The results from the thirteenth Colorado Student Assessment Program results are out, and the data that pertains to writing is anything but lucky.
Student writing scores went down in the overwhelming majority of grades -- and this trend is nothing new. Here's an excerpt from the CSAP summary:
Writing performance was assessed in grades three through ten. The writing results show decreases in the percentage of students in the Proficient and Advanced categories in seven grades (3, 4, 5, 6, 7, 9, and 10), with grade 8 improving by two percentage points. The writing results for grades 3, 4, 6, 9, and 10 declined over the six year period from 2005 through 2010. Grade 8 improved by four percentage points, grade 7 improved by two percentage points, and grade 5 stayed the same over the six years for writing.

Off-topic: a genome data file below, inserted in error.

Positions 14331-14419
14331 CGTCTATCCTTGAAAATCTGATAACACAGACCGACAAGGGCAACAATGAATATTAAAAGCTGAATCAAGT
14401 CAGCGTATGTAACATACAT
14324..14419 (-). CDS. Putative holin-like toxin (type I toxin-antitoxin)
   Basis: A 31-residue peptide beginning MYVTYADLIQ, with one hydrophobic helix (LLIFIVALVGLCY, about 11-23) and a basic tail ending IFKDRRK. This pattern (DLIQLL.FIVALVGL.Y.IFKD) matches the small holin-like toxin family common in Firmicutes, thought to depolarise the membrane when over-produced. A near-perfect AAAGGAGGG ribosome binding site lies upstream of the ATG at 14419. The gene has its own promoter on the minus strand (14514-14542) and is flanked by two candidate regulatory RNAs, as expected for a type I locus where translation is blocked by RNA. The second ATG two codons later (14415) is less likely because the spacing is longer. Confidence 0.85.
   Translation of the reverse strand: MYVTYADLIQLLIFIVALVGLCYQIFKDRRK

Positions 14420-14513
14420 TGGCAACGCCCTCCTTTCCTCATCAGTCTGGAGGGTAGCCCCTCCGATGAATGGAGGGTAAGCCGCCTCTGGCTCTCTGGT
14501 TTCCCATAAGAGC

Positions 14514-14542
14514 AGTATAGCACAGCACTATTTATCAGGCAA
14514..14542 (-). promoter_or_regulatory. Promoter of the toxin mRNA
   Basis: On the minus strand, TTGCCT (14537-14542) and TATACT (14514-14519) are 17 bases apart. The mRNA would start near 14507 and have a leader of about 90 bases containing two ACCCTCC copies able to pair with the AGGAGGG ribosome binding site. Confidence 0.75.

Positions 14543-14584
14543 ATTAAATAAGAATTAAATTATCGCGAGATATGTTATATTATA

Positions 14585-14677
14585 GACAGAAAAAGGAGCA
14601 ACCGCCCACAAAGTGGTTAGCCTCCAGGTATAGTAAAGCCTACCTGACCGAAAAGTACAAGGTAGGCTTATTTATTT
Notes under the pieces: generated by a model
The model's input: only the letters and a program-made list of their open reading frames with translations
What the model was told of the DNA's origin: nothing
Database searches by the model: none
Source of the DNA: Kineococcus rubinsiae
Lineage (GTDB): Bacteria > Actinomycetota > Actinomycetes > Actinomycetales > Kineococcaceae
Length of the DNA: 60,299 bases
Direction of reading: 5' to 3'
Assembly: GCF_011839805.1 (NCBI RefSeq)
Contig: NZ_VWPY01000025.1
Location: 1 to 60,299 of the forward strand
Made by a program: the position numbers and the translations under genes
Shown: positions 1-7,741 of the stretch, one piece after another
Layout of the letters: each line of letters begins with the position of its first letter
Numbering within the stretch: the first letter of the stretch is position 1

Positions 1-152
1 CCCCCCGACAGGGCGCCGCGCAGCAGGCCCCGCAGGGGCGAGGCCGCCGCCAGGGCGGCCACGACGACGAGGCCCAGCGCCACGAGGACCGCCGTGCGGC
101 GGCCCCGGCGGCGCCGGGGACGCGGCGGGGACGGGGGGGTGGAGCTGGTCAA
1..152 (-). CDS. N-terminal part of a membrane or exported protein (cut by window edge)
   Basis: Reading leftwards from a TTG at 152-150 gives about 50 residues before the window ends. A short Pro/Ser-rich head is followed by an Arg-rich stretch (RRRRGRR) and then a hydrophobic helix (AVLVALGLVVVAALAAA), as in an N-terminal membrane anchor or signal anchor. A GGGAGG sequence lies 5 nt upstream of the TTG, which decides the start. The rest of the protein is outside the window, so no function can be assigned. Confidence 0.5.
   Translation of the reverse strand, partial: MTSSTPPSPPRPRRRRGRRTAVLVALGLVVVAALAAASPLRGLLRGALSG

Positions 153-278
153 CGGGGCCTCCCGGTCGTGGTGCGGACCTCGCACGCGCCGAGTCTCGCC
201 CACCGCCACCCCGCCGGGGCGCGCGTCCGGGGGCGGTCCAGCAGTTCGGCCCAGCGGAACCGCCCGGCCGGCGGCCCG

Do these results reinforce the complaints voiced by some educators about the dubious nature of standardized testing? Or are they an indictment of Colorado's public schools in general? That's a debate that has been ongoing since well before CSAPs came into existence, and it'll no doubt continue long after we've substituted another test with another acronym. In the meantime, though, most of the other results are less shocking than those pertaining to writing.
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